Friday, March 17, 2006


more on that unbreakable coffee cup. . .

and last week i got a nice letter from the students who made the wacky unbreakable coffee cup. altho' not strictly on-topic in the typical bccy vein, i found it really fascinating, maybe just because i'm a klutz who breaks a lot of stuff:

"The mugs are called a ceramic particulate composite since it contains zirconium dioxide particles dispersed in an aluminum oxide matrix. Think Jell-O mold. The fruit cocktail would be the zirconium dioxide particles and the Jell-O would be the aluminum oxide.

The mugs are as much a ceramic by definition as a 'regular' coffee mug. These mugs contain no metals whatsoever therefore do not fit the cermet category.

The aluminum oxide (called alumina by us engineers) is the main component of bauxite (aluminum ore) -- from bauxite aluminum metal can be produced by the Hall process. The Alumina used in our competition mugs is very pure and has excellent mechanical properties.

If processed correctly, alumina can have strength 10-20 times that of steel. Despite their strength, our ceramic mugs are not unbreakable as a steel one would be. Advanced ceramics are very strong (stronger than metals); however, they are very brittle. Because they are brittle, they are prone to cracking which will cause failure.

If a crack or chip in a ceramic occurs as you know, it is very easy for it to break catastrophically. Basically, our mugs won't break unless they are dropped in a way that would cause a chip or crack -- so dropping it repeatedly will probably eventually cause failure.

Dropping it onto a sharp edge could also cause failure because edges concentrate stress. The competition mugs are many, many times stronger than traditional mugs.

The other component in our mug is zirconium dioxide, or zirconia in the field. Zirconia is added to our mug to make it harder to a crack, if there is one, to move through the material. Like the alumina used, it is an advanced ceramic that is not seen in whitewares (plates, mugs, toilets, etc.)

Zirconia, in a different form can be made into a single crystal as a diamond knock-off. Zirconia is used in oxygen sensors in cars and there is much work in the ceramic engineering field to incorporate zirconia as the main material in solid oxide hydrogen fuel cells.

What a typical mug is made from:

Mugs that you drink from are what we refer to as traditional ceramics. The techniques and materials from which one makes mugs, toilets, plates, etc. have been around for centuries.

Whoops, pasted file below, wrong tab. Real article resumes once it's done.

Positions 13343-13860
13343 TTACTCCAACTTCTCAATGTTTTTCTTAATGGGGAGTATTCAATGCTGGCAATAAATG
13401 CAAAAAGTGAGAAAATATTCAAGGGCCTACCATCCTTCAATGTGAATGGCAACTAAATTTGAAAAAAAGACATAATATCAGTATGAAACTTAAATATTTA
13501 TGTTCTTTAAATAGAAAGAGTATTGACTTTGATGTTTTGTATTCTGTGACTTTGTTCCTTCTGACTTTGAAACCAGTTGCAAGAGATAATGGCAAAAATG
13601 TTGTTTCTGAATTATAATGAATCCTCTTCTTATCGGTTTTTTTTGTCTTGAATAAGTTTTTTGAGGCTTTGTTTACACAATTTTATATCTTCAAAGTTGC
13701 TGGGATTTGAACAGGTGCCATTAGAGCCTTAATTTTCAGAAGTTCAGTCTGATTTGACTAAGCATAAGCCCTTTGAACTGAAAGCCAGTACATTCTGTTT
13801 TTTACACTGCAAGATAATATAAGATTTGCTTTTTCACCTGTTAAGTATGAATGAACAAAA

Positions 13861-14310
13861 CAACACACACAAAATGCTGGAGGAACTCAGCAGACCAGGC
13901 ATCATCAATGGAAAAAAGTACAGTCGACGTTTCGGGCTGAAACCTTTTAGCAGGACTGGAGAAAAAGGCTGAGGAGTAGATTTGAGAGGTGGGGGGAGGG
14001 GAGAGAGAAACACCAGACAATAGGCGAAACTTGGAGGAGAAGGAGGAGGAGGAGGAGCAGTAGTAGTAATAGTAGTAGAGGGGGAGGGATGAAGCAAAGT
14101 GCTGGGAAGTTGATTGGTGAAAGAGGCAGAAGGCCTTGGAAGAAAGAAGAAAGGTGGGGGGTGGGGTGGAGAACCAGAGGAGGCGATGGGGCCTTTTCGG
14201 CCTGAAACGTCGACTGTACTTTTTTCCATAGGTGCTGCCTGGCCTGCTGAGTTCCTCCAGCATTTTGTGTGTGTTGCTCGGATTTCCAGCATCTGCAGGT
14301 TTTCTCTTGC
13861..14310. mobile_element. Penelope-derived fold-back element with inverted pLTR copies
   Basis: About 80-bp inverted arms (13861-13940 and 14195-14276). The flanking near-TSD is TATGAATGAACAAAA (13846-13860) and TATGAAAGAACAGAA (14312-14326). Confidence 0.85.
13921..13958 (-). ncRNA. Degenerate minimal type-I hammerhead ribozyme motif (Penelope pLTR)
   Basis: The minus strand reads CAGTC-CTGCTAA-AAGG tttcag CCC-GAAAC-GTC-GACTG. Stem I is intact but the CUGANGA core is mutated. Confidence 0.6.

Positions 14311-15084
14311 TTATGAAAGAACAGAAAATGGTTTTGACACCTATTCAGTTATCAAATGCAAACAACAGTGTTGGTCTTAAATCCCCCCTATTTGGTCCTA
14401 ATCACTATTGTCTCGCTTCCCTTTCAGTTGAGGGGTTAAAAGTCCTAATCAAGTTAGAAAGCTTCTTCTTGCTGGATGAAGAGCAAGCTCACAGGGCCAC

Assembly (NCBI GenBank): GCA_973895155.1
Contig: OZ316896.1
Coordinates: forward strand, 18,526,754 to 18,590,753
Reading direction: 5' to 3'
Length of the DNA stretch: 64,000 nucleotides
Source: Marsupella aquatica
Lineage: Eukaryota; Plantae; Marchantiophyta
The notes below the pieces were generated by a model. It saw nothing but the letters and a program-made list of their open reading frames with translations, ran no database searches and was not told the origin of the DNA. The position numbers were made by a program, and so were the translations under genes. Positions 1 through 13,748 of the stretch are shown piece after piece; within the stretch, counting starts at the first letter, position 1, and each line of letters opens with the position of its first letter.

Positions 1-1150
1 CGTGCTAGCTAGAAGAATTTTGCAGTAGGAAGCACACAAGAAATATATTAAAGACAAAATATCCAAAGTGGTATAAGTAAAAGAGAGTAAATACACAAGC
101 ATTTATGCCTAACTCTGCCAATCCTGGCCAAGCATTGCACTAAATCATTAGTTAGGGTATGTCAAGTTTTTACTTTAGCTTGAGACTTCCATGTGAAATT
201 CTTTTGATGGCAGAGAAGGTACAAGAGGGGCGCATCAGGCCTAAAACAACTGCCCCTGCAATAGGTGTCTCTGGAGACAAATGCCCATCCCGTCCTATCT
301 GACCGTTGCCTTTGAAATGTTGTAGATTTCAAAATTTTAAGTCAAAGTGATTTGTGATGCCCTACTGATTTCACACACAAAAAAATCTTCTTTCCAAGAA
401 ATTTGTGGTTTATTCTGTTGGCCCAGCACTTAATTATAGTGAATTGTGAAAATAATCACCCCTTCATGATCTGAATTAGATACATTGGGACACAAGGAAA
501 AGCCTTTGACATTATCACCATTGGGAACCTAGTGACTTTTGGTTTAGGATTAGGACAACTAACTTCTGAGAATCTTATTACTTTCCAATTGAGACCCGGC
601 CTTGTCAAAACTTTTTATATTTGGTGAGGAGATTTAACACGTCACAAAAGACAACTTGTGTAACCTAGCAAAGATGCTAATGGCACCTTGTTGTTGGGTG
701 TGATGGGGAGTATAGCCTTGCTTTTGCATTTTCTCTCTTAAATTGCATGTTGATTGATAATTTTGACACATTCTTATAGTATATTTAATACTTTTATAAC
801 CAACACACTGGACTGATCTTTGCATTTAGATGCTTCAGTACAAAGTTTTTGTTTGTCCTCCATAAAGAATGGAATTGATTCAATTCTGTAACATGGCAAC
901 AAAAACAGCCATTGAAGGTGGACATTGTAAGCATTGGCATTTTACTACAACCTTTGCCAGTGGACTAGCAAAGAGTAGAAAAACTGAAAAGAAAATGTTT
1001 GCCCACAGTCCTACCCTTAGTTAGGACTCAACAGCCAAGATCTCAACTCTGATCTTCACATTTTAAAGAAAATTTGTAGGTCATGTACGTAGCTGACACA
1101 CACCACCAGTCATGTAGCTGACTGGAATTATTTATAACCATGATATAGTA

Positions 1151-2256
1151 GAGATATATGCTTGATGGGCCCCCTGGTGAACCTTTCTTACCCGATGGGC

It's only recently (past 50 years) that work is being done with advanced ceramic materials as described above. Regular mugs are made from clay-based ceramics.

Different materials are incorporated with the clays (often china clays) such as feldspar and flint to make a porcelain. Bone china contains the above ingredients along with calcined bone ash -- the real stuff!!!

Traditional ceramics are also fired at lower temperatures compared to advanced ceramics. Regular mugs are typically fired to 1800 deg F whereas the mug we made was fired to almost 2900 deg F -- really hot!

The final product has a complex microstructure which causes it to have relatively poor mechanical properties (Bad for mug enthusiasts). The structure and material makeup of these ceramics on a microscopic level allows the strength as well as the thermal conductivity of the traditional mug to be poor.

This is why it's hard to get burned by a regular mug. The alumina mug we make for competition conducts heat almost as well as steel(!) making it really hard to enjoy hot coffee.

We really haven't talked to any companies that produce mugs for the public. Our mug really isn't suitable for consumers mainly because they would be so expensive.

Due to the processing hurdles and material costs, if mugs exactly like ours were commercially produced they would probably cost well over $100/ea!

I also hope that the above information will shed some light on ceramics in general for yourself and you fellow [coffee] mug-enthusiasts. Feel free to ask me anything.

Jeff Rhodelas
UM-Rolla, Keramos"

posted by fortune | 8:15 AM | top | link to this | email this: | links to this post | | 0 comments

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